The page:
Best Bets for Icing Michigan Walleye

Part I

This is the first part of a series of articles in which I will attempt to provide you with a list of lakes and rivers in each region of the state that should present reasonable winter walleye fishing opportunities. You may know of other lakes or rivers with fishable walleye populations but this is not meant to be an all-inclusive listing. This listing is based primarily on DNR stocking data accompanied by personal experience and other reliable sources of information.


Among Branch County lakes that produce winter walleyes, Coldwater Lake would have to be considered the best bet for good size walleye although the entire chain of lakes of which Coldwater is the Western most, produce occasional fish.

The St. Joseph River produces good numbers of walleyes for those anglers familiar with it but this is an open-water fishery as it rarely freezes over.

Other possibilities, although not noted as walleye fisheries include Matteson Lake, Palmer Lake and ........Lake.


Calhoun County's Duck Lake is undoubtedly one of the best bets for icing winter walleyes in the region. Although numbers are not the rule, the average size of the fish make up for it. This is primarily a night fishery due to the extremely clear water and most of the fishing takes place along the South end of the lake. There are a number of shoals, a sunken island and many drop-off areas that can be worth exploring but again, any real success should be expected after night-fall.


Hillsdale County has no fishable walleye populations at this time.


Jackson County hosts Big Wolf Lake and portions of the Grand River in Tompkins Township that hold fishable populations of walleye although neither are noted for their walleye fishing.


In Lenawee County, try both Devils and Wamplers Lakes. Wamplers Lake walleye populations have been given a boost by Knutson's Tackle which has contributed to local stocking efforts.


Livingston County has probably some of the most underutilized walleye fisheries in Southeastern Lower Michigan. The Portage Lake Chain of Lakes starting to the East with Strawberry Lake and ending with Big and Little Portage Lakes to the West host natural spawning walleye populations that migrate up the Huron River to the dam on Oakland County's Kent Lake and large numbers of fish planted in the lake chain by the DNR. Each year,more and more walleye are caught by anglers fishing for other species. Only a handfull of local anglers persue walleye on a regular basis. One of the biggest obstacles walleye anglers are confronted with is obtaining lake access since the DNR Public Access Site is located on the river mouth at Big Portage Lake which does not freeze. With a little effort however, persistent anglers should be able to obtain winter access if property owners are approached in a polite and courteous manner keeping in mind that access is a priviledge and not your right. Each year, a few double-digit walleyes are caught making your efforts worthwhile on this system that borders Washtenaw and Livingston Counties.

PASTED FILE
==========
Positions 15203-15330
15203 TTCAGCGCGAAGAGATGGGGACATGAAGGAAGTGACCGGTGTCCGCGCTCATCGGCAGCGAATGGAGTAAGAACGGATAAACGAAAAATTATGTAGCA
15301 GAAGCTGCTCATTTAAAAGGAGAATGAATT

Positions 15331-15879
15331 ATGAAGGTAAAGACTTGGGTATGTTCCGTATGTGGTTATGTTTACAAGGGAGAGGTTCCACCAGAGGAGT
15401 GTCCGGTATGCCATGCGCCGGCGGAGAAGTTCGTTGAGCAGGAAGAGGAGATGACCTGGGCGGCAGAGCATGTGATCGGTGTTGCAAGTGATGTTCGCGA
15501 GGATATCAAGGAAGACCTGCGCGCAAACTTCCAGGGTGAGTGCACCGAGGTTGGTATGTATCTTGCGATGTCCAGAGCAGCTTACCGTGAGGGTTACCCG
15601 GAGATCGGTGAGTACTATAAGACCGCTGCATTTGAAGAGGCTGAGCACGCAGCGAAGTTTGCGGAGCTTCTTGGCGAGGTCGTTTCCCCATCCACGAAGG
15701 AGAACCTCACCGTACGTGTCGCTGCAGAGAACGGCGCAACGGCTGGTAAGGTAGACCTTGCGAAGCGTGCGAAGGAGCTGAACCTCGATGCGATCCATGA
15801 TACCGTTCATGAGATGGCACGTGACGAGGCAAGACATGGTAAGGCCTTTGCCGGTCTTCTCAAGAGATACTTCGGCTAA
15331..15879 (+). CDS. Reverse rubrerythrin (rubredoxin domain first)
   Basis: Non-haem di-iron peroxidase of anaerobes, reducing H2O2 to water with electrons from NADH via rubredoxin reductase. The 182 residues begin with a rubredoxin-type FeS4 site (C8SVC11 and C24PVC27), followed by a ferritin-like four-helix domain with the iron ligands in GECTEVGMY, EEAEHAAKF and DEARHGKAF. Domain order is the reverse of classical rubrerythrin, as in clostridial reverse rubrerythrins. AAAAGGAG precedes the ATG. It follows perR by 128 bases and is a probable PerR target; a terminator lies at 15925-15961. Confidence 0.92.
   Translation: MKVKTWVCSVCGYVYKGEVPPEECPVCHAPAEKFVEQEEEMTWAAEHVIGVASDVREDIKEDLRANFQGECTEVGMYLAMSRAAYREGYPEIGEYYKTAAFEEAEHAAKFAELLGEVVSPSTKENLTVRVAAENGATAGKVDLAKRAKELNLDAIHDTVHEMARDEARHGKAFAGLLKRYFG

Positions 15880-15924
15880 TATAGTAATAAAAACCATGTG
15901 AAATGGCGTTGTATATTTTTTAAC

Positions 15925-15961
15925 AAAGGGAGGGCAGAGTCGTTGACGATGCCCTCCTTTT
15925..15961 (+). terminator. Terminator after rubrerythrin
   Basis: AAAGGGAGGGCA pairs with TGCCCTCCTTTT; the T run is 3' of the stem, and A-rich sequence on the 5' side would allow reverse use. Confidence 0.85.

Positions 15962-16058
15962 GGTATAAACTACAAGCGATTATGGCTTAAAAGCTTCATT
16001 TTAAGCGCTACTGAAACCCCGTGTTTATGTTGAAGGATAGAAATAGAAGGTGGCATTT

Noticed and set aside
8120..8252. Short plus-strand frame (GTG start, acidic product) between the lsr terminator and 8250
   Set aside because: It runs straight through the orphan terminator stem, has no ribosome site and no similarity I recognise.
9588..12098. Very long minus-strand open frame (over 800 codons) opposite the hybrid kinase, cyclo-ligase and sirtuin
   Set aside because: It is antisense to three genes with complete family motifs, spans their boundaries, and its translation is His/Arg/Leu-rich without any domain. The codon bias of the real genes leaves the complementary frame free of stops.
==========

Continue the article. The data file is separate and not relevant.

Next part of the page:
Further North, Lake Chemung has received sporadic plantings of walleye for a number of years and each winter some nice fish are caught although not specificaly targeted by local anglers.

Although laying within the bounderies of Oakland County, Kent Lake bears mentioning since it is just outside the Easternmost part of Livingston County. Unbeknownst to many anglers, perhaps due to its reputation for Crappie and Northern Pike, Kent Lake supports a healthy populationn of Walleyes in all age classes. If you question the walleye population just show up a a weigh-in during any of several bass tournaments at the boat lauch and you may be surprized to learn that nearly as many walleye are caught during these tournaments as bass. Again, only a small group of local anglers target walleyes on a regular basis making Kent Lake a real sleeper.